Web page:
STREET LUTE GUNNING FOR 6TH STRAIGHT WIN
After eight sprint races to start her career, seven of them wins, six of them in stakes including five in a row, Lucky 7 Stables’ Street Lute will try something new when she puts her streak on the line in Saturday’s $100,000 Beyond the Wire Saturday at Laurel Park.
The 33rd running of the one-mile Beyond the Wire for 3-year-old fillies is among five stakes worth $450,000 in purses on a nine-race program, headlined by the $100,000 Private Terms for 3-year-olds.
- Laurel Park fall stakes sked announcedLaurel Park will offer more than $3.5 million in stakes during its fall stand, which kicks off September 9 and runs through the end of the year.
First race post time is 12:25 p.m.
A neck loss in the Maryland Million Lassie last fall remains the only blemish on Street Lute’s resume. She has since reeled off wins in the Smart Halo, Maryland Juvenile Filly Championship and Gin Talking en route to being voted Maryland’s champion 2-year-old filly of 2020, and the Xtra Heat and Wide Country so far in 2021.
All of Street Lute’s wins have come between five and seven furlongs. Her sire, Street Magician, won the six-furlong Hirsch Jacobs (G3) in 2007 at Pimlico Race Course and her grandsire, Midnight Lute, was a three-time Grade 1 winner and the Eclipse Award-winning sprinter of 2007 who also ran second in that year’s Cigar Mile (G1).
“She’s doing really good. We’ll try her long this weekend and find out. I have no reason to think that she won’t go long, but you never know until you try,” trainer Jerry Robb said. “The more you look at her pedigree, the more it’s turf which is scary. Top and bottom are all Ireland horses. But there is plenty of distance in the second dam.”
Robb, who won with Silent Valay in 1999 when the race was known as the Caesar’s Wish, tweaked Street Lute’s training ahead of the Beyond the Wire, which comes just three weeks following the Wide Country, originally carded for Feb. 13 but delayed seven days due to inclement weather.
“Normally I blow her out a week before when I’m sprinting her, to sharpen her up,” Robb said. “This week I didn’t. I just galloped her two miles a couple times, just tried to take the edge off and get her relaxed a little bit more going long.”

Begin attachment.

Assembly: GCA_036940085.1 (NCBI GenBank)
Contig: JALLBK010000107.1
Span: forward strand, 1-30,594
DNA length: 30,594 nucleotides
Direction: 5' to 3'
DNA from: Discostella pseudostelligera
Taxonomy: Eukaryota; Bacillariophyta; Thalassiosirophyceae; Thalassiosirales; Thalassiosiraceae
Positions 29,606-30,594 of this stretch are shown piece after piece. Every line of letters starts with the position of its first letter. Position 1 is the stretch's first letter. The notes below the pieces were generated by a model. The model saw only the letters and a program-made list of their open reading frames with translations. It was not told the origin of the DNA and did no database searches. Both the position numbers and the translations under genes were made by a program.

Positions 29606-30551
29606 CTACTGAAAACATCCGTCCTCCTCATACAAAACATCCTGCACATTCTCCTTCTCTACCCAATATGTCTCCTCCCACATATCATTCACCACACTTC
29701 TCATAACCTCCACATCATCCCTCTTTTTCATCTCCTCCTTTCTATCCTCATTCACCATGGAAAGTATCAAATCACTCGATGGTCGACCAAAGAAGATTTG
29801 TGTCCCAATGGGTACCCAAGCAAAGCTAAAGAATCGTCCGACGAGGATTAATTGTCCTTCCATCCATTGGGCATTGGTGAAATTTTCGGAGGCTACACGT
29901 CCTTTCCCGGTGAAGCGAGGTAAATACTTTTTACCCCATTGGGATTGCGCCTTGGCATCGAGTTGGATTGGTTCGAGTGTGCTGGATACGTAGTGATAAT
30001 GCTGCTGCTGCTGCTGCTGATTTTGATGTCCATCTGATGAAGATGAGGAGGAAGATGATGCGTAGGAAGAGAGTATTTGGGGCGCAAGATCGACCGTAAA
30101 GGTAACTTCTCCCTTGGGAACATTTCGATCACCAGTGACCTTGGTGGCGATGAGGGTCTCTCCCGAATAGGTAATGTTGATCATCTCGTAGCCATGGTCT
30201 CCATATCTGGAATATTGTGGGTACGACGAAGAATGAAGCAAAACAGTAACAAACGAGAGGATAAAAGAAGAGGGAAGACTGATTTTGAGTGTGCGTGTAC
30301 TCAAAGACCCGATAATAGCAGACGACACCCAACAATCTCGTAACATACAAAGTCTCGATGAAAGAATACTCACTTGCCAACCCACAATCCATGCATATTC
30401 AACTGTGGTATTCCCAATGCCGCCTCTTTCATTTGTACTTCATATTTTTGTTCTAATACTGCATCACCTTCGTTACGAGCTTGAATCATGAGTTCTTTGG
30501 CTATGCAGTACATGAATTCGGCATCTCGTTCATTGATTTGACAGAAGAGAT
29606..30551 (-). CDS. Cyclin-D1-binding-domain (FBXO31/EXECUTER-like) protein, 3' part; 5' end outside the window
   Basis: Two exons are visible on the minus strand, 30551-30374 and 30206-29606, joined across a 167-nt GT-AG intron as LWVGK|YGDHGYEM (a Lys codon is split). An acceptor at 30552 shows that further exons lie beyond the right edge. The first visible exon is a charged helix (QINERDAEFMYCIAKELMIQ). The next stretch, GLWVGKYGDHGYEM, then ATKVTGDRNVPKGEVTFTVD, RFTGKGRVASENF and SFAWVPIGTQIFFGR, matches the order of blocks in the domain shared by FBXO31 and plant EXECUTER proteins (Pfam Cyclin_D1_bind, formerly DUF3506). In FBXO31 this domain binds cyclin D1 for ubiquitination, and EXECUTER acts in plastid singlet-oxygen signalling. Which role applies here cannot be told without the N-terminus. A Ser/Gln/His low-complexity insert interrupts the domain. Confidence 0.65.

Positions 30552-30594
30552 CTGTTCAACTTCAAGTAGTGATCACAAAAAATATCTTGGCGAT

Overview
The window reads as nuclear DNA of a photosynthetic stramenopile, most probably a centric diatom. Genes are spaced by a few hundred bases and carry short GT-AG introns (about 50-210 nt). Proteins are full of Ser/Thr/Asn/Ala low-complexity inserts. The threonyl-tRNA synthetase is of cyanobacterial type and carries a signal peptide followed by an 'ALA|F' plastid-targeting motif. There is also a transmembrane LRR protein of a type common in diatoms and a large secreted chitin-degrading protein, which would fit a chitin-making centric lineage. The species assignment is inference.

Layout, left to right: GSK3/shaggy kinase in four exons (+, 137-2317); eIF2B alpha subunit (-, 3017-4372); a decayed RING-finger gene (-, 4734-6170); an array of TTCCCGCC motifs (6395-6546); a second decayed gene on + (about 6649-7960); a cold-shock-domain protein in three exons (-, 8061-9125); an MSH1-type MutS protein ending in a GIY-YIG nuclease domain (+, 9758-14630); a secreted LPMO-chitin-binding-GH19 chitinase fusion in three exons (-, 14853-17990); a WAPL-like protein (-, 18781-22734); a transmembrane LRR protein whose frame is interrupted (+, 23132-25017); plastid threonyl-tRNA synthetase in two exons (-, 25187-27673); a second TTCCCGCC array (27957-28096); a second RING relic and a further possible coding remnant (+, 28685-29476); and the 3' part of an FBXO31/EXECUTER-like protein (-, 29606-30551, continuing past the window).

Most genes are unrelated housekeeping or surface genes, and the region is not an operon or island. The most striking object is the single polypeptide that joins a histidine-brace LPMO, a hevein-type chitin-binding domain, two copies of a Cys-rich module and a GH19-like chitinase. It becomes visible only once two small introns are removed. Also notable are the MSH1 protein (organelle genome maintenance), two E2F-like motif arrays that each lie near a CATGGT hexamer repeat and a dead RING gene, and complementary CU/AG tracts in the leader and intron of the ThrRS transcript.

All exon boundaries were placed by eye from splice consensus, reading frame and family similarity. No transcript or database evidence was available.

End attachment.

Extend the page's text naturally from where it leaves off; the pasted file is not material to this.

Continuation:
Robb was particularly impressed with Street Lute’s performance in the seven-furlong Wide Country, when she rated in third off a blistering pace before coasting past the leaders on the turn and going on to win by a length. Regular rider Xavier Perez will be aboard from Post 2.
“Xavier was just sitting there waiting on her and when he pushed the button, she was very impressive the move she made on that turn,” Robb said. “She just cruised by them and they were going in 44 [seconds] when she did it. She’s something else.”
Street Lute will face a familiar foe in Team Gaudet and Five Hellions Farm’s Fraudulent Charge. A 6 ¼-length debut winner last November, the daughter of 2013 champion 3-year-old colt Will Take Charge came flying but got beat a nose by Street Lute in the Gin Talking.
Fraudulent Charge validated that effort in the Wide Country, steadily closing ground after being carried out wide. Johan Rosado rides back from Post 3.
“It was just so nice to have her come back in the stake race and run the way she did the last one. We know she needs more ground,” trainer Lacey Gaudet said. “I’d like to think that’s going to change a few things.
“I can’t take anything away from Street Lute. I think it would be fantastic if she could go the mile. She’s an unbelievable filly. The way that she ran last time, she’s going to be hard to beat anywhere,” she added. “On our side, we’re just going to hope that she can’t handle the mile. It won’t take anything away from her. I just think they’re two different kinds of fillies.”
The Beyond the Wire will be only the fourth start for Fraudulent Charge, who tuned up for the race breezing five furlongs in a bullet 1:00 March 7 at Laurel.
“We’ve kind of taken our time, not because of anything she’s done wrong. It’s been more the weather and the spots that have come up. She’s done everything right and I think that every step she takes she’s just kind of getting better and better,” Gaudet said.
“She really does seem to be progressing, and I think the ultimate test of how nice she’s going to be is if she can go a little bit further,” she added. “She’s only been beat by one horse, and that one horse is very, very nice.”
Mens Grille Racing’s Buckey’s Charm ran second by a head in the 1 1/16-mile Anne Arundel County, and was fourth in both the Maryland Juvenile Filly Championship and Wide Country for trainer Hamilton Smith, who won the race in 2000 with Case of the Blues.
Joel Politi’s Littlestitious, trained by Tom Amoss, won the seven-furlong My Trusty Cat by 10 ¼ lengths Dec. 1 at Delta Downs and this year has been off the board in a pair of route stakes, most recently the 1 1/16-mile Rachel Alexandra (G2) Feb. 13 at Fair Grounds.
Best A Luck Farm, Cal Lin Racing and Alexander Levengood’s Journeytothemoon earned her shot at stakes company with a four-length optional claiming allowance triumph going one mile Jan. 29 at Laurel, her most recent start. The Tourist filly was also a first-out winner at Laurel last fall.
“She’s won that first-level allowance race, so here we are. It’s what we’ve got to try and we’ll see if she’s good enough to handle it,” trainer Mike Trombetta said. “We’ve always really liked her a lot. She won her first start, her second start was just a little off for some reason and then she came back in her third start and ran much better. She seems to get better each time she runs.”